BAGHDAD (AFP) – Al-Qaeda in Iraq is rigging houses and shops with explosives in a new tactic that has killed and maimed civilians in recent weeks and defied the thousands of security forces in Baghdad, officials say.
The renting of residential buildings for targeted bombings has forced police and the army to adapt their operations, in a bid to prevent more of the attacks that have killed dozens since the country’s inconclusive March 7 election.
The US military has even coined a new acronym — HBIED (house-borne improvised explosive device) for the bombings, which have also left hundreds wounded in the past month in the Iraqi capital.
The HBIED follows the IED (improvised-explosive device — homemade bomb) and VBIED (vehicle-borne improvised-explosive device — car bomb) into a terrorist lexicon started in Iraq and subsequently transported to Afghanistan.
“Our forces are focusing on the renting of apartments and buildings,” Major General Qassim Atta, a Baghdad security forces spokesman, told AFP.
Insurgents were continually looking to exploit gaps in the city’s defences, he said.
“They change their methods periodically because most of their plans and tactics have been discovered. I believe they are already searching for another method of attack, maybe churches or bridges.”
Some 25 people were killed on Election Day, when explosives destroyed two buildings in northeast Baghdad. The US military, which pointed the finger at Al-Qaeda, said the properties had been rented and deliberately blown up.
A further 35 people died on April 6, when explosives were planted in houses and shops in mostly Shiite neighbourhoods, leading Atta to say Iraq was in an “open war” with Al-Qaeda and loyalists of executed dictator Saddam Hussein.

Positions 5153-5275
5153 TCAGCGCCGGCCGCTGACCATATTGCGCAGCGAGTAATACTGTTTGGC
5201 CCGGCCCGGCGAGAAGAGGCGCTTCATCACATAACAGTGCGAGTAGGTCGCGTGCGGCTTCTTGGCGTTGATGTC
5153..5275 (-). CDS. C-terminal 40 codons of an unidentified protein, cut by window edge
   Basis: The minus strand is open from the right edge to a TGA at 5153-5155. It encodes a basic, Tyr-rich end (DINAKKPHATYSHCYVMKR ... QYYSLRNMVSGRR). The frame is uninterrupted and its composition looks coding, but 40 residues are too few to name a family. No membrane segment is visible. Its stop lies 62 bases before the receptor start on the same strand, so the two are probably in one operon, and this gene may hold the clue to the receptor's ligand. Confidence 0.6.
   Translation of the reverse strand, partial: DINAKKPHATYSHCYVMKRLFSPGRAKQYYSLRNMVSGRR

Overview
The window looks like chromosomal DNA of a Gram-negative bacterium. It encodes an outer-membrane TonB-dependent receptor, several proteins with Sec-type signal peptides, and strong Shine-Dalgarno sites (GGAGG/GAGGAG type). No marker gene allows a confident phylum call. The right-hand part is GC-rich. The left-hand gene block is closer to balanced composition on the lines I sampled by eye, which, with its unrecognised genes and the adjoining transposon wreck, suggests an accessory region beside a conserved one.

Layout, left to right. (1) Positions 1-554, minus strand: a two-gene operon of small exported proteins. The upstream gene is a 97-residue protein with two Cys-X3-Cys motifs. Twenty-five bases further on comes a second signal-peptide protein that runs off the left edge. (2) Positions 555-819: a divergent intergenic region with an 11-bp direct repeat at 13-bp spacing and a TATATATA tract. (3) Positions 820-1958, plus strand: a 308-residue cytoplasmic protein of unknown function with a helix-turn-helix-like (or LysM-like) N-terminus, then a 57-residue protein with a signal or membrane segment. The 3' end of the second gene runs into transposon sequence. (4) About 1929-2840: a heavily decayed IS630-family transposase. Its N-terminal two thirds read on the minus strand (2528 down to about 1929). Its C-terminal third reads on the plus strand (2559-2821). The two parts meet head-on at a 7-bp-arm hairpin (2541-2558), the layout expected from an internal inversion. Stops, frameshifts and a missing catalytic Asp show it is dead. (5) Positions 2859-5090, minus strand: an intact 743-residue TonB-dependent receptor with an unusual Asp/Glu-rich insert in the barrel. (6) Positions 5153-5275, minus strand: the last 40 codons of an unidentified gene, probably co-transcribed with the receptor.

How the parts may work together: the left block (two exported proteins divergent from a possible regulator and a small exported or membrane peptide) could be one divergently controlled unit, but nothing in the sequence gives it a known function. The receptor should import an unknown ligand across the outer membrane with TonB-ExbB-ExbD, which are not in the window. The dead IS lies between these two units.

A number of those properties had also been rented days earlier, security officials told AFP.
Counter-terrorism experts say the insurgents are placing bombs in houses and shops despite the methods being frowned upon by much of Al-Qaeda.
“These stories are credible,” said Brian Fishman, a counter-terrorism research fellow at the New America Foundation in Washington DC, and author of “Dysfunction and Decline: Lessons Learned from Inside Al-Qaeda in Iraq.”
“The tactic is seen as very disreputable, even among active insurgents,” but it allows them “to get around a lot of the tactics developed to prevent car bombs,” such as the mass of security checkpoints in Baghdad, Fishman said.
“Al-Qaeda in Iraq’s propaganda arm has disavowed the tactic and urged supporters to distribute their statement widely … but that doesn’t mean they are not doing it,” he added.
American officers agree that insurgents, including Al-Qaeda, have adapted their tactics.
“The terrorist threat that exists in this country, and it does exist to a degree, will continue to evolve,” said US military spokesman Brigadier General Steve Lanza.
“One of the tactics you have seen is to take buildings and to destroy them, causing a lot of collateral damage and a lot of injuries. The purpose is to foment sectarian violence but they have not succeeded.”
A series of massive bombings in Baghdad since last August, including several attacks on government ministries, which killed more than 400 people, has undermined confidence in Iraq’s security forces.
The lack of a clear election winner has also raised fears of a vacuum that could be exploited by insurgents ahead of a pullout of US combat troops in August, followed by a complete military withdrawal at the end of 2011.
An Iraqi military officer, speaking on condition of anonymity, said would-be bombers attempted to capitalise on any weakness in the war-torn country’s security apparatus. Checkpoints were an inadequate defence, he admitted.
“The streets cannot be controlled,” the officer said.
“When the army and police have doubts about a car, they search the trunk which is seen by the naked eye but they ignore many other parts of the car that may be filled with explosives.”